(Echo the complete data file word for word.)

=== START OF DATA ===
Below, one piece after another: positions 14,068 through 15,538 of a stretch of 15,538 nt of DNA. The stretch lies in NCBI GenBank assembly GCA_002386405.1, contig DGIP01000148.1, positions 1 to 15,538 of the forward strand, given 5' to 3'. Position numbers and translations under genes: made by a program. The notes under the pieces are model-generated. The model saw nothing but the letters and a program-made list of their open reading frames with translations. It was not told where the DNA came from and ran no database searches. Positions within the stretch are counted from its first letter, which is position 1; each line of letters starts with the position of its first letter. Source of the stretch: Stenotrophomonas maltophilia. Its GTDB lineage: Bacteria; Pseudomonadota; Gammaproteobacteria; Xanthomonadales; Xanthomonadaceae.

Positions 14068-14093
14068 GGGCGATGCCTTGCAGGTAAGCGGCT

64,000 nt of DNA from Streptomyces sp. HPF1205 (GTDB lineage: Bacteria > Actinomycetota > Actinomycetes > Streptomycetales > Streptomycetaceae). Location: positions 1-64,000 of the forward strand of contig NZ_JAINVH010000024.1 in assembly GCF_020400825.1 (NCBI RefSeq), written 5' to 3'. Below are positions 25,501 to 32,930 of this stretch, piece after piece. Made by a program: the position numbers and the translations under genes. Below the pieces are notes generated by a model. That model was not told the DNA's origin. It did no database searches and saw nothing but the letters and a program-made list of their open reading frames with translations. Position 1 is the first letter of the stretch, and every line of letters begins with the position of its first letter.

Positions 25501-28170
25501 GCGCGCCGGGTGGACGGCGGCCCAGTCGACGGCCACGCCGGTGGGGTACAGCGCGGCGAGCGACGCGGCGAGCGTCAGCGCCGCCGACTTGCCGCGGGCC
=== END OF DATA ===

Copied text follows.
Below, one piece after another: positions 14,068 through 15,538 of a stretch of 15,538 nt of DNA. The stretch lies in NCBI GenBank assembly GCA_002386405.1, contig DGIP01000148.1, positions 1 to 15,538 of the forward strand, given 5' to 3'. Position numbers and translations under genes: made by a program. The notes under the pieces are model-generated. The model saw nothing but the letters and a program-made list of their open reading frames with translations. It was not told where the DNA came from and ran no database searches. Positions within the stretch are counted from its first letter, which is position 1; each line of letters starts with the position of its first letter. Source of the stretch: Stenotrophomonas maltophilia. Its GTDB lineage: Bacteria; Pseudomonadota; Gammaproteobacteria; Xanthomonadales; Xanthomonadaceae.

Positions 14068-14093
14068 GGGCGATGCCTTGCAGGTAAGCGGCT

64,000 nt of DNA from Streptomyces sp. HPF1205 (GTDB lineage: Bacteria > Actinomycetota > Actinomycetes > Streptomycetales > Streptomycetaceae). Location: positions 1-64,000 of the forward strand of contig NZ_JAINVH010000024.1 in assembly GCF_020400825.1 (NCBI RefSeq), written 5' to 3'. Below are positions 25,501 to 32,930 of this stretch, piece after piece. Made by a program: the position numbers and the translations under genes. Below the pieces are notes generated by a model. That model was not told the DNA's origin. It did no database searches and saw nothing but the letters and a program-made list of their open reading frames with translations. Position 1 is the first letter of the stretch, and every line of letters begins with the position of its first letter.

Positions 25501-28170
25501 GCGCGCCGGGTGGACGGCGGCCCAGTCGACGGCCACGCCGGTGGGGTACAGCGCGGCGAGCGACGCGGCGAGCGTCAGCGCCGCCGACTTGCCGCGGGCC